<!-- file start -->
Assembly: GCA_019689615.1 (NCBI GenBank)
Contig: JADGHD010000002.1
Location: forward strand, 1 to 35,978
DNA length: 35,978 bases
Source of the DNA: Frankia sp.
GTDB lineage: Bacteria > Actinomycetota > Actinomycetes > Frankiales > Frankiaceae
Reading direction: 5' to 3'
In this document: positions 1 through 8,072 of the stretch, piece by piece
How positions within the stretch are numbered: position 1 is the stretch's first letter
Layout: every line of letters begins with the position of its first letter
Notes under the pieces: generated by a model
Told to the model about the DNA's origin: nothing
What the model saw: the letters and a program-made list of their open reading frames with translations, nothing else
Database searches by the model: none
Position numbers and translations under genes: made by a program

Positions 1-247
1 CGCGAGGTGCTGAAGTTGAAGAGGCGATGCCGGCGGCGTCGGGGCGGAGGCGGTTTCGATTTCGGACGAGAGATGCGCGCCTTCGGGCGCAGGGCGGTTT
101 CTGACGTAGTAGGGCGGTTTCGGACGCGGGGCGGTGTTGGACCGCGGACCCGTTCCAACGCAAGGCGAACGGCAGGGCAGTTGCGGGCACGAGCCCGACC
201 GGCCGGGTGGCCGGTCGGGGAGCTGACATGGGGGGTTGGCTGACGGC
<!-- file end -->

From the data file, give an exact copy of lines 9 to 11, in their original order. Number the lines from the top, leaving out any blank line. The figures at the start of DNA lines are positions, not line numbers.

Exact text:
How positions within the stretch are numbered: position 1 is the stretch's first letter
Layout: every line of letters begins with the position of its first letter
Notes under the pieces: generated by a model